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May 14, 2008 9:55 AMPublication: The Southampton Press


May 14, 2008 9:55 AM

Southampton Hospital representatives announced yesterday that they have reached a tentative new contract with Empire BlueCross BlueShield, which means the hospital’s largest healthcare insurer will continue to cover patients through 2009.

In-network service at Southampton Hospital was scheduled to end for Empire clients on May 31, leaving those patients to pay out of pocket or use another hospital for non-emergency care. However, the two sides reached an agreement Wednesday to continue in-network service through the summer of 2009, according to Eastern Suffolk Health Network spokesman Paul Connor III.

“It’s just a matter of a final review and a signature,” said Mr. Connor, who is also the president and CEO of Eastern Long Island Hospital in Greenport. The two hospitals will receive higher reimbursement rates from Empire, which was their primary goal in the negotiations, and say the Empire deal could expedite a new contract with Oxford, the hospital’s second-largest insurer; the current contract is set to expire June 6.

Mr. Connor said, based on his perception, both the Eastern Suffolk Health Network and Empire have a “high level of comfort” with the new contract, though specific details of the agreement were not immediately available.

The hospitals in Greenport and Southampton negotiated a new contract with Empire together, under the auspices of the health network. The health network, comprised of Eastern Long Island Hospital, Southampton and Peconic Bay Medical Center in Riverhead, was incorporated this year to allow the three East End hospitals to share resources and consolidate their bargaining power against suppliers and insurers.

Mr. Connor did note that the network achieved two of its major goals. First, Southampton and the hospital in Greenport managed to negotiate a contract with an August 31, 2009, end date, to match the expiration of Peconic Bay’s contract with Empire. That way, all three hospitals will be able to collectively negotiate with Empire next year, Mr. Connor said.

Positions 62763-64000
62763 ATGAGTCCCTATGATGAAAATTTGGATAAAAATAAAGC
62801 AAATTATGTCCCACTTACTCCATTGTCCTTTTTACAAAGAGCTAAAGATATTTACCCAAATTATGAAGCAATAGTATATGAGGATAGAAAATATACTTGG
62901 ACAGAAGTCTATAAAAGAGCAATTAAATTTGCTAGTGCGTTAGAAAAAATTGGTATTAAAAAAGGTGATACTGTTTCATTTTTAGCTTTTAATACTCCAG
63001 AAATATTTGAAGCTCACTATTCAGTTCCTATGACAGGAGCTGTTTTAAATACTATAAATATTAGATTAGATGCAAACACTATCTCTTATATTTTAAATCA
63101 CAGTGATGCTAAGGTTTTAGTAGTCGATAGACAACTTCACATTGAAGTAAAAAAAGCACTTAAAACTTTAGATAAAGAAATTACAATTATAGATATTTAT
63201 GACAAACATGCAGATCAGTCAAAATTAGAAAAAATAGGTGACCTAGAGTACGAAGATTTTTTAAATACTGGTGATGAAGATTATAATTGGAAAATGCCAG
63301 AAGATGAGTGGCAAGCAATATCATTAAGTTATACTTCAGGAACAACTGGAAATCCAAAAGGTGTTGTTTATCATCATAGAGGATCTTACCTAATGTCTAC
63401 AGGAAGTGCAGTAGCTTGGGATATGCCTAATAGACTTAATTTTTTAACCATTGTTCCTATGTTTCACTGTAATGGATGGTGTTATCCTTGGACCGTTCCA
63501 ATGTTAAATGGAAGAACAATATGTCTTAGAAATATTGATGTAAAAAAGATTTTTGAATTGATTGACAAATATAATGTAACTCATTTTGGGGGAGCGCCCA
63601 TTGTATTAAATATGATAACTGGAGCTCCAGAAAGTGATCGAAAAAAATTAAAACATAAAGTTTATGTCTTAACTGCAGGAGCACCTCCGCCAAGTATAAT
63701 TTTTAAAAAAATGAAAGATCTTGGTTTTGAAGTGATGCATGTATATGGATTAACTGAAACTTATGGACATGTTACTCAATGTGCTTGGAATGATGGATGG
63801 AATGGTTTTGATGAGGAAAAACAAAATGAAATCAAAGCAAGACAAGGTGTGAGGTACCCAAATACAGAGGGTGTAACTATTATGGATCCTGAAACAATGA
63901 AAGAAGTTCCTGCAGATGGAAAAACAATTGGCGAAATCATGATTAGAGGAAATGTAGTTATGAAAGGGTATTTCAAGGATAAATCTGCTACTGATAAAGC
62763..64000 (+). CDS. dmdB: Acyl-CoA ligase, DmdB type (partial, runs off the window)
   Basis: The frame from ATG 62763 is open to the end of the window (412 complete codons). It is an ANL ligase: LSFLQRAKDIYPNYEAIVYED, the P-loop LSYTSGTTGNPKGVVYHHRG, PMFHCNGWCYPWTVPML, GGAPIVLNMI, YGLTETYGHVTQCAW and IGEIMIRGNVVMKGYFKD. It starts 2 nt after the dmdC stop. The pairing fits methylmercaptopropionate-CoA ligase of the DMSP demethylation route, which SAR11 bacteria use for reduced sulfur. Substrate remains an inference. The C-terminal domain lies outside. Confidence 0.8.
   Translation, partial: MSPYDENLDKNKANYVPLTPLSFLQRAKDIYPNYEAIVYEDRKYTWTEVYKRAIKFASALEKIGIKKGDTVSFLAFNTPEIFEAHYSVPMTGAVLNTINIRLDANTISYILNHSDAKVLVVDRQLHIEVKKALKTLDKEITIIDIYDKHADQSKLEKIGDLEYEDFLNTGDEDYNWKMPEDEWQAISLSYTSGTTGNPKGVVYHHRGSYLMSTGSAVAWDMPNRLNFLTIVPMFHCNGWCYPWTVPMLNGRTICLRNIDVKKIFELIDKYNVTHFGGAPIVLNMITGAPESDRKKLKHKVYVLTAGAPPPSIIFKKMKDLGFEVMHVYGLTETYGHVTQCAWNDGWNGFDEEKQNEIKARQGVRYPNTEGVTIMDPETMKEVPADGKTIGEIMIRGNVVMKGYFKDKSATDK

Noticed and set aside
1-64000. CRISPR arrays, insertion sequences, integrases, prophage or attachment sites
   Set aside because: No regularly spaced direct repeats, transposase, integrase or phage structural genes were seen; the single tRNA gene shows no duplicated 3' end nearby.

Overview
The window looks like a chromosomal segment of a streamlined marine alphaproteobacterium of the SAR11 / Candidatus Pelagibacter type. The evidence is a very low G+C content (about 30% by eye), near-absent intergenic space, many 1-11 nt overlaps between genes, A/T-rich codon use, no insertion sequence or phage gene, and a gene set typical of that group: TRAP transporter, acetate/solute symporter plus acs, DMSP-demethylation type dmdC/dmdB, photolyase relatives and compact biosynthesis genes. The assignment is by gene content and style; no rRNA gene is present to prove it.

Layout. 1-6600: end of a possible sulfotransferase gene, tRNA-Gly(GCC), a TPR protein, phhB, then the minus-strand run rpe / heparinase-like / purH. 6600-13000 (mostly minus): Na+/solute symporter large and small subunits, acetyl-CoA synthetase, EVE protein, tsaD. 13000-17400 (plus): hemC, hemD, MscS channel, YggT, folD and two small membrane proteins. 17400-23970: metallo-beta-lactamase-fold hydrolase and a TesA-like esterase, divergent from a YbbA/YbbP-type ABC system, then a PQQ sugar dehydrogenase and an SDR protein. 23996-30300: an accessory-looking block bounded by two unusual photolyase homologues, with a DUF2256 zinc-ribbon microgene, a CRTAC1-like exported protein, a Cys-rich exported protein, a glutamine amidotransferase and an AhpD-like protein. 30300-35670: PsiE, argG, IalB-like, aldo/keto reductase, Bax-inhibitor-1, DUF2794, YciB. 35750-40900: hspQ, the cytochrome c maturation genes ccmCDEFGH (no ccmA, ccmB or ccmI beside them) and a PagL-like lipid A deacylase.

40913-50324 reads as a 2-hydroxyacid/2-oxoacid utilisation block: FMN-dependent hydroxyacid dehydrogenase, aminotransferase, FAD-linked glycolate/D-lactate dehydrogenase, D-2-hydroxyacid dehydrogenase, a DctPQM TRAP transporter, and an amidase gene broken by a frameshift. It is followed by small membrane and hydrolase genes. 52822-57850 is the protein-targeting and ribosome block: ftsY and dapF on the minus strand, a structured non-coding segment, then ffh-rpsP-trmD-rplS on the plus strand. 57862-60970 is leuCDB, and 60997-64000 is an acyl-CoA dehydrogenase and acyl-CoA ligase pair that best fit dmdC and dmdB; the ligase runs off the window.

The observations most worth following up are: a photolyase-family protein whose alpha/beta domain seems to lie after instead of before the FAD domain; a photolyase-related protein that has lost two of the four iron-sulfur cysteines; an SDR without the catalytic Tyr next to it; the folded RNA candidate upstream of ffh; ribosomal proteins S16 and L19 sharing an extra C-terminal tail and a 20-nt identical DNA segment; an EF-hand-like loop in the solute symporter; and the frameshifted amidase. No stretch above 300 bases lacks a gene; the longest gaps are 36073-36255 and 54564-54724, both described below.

As for the second goal, Eastern Long Island and Southampton hospitals will receive higher reimbursement rates—the amount that insurers pay healthcare providers for treating policyholders—putting them on par with Peconic Bay. Peconic Bay had negotiated its current Empire contract in a partnership with the larger Stony Brook University Medical Center. Mr. Connor said it was unclear at this point if Stony Brook would participate in next year’s negotiations.

The network’s ultimate goal is contracts for all three East End hospitals with all insurance providers, and for the hospitals to have reimbursement rates equitable with higher-paid western Suffolk County healthcare facilities. Mr. Connor said the new contract is a step toward that goal.

Southampton Hospital and Peconic Bay are still in the midst of negotiations with Oxford, the second-largest health insurance provider in the region.

Eastern Long Island Hospital has on ongoing contract with Oxford, but Southampton and Peconic Bay are in termination with the company, meaning the contracts have expired, but service still continues during a state-mandated two-month “cooling off period.”

The last day for in-network service for Oxford clients at Southampton Hospital is slated for June 6, unless they agree to a contract extension or arrive at a new agreement. In fact, Peconic Bay already has an extension with Oxford, however, the one-month reprieve for Oxford policyholders is slated to end on May 31.

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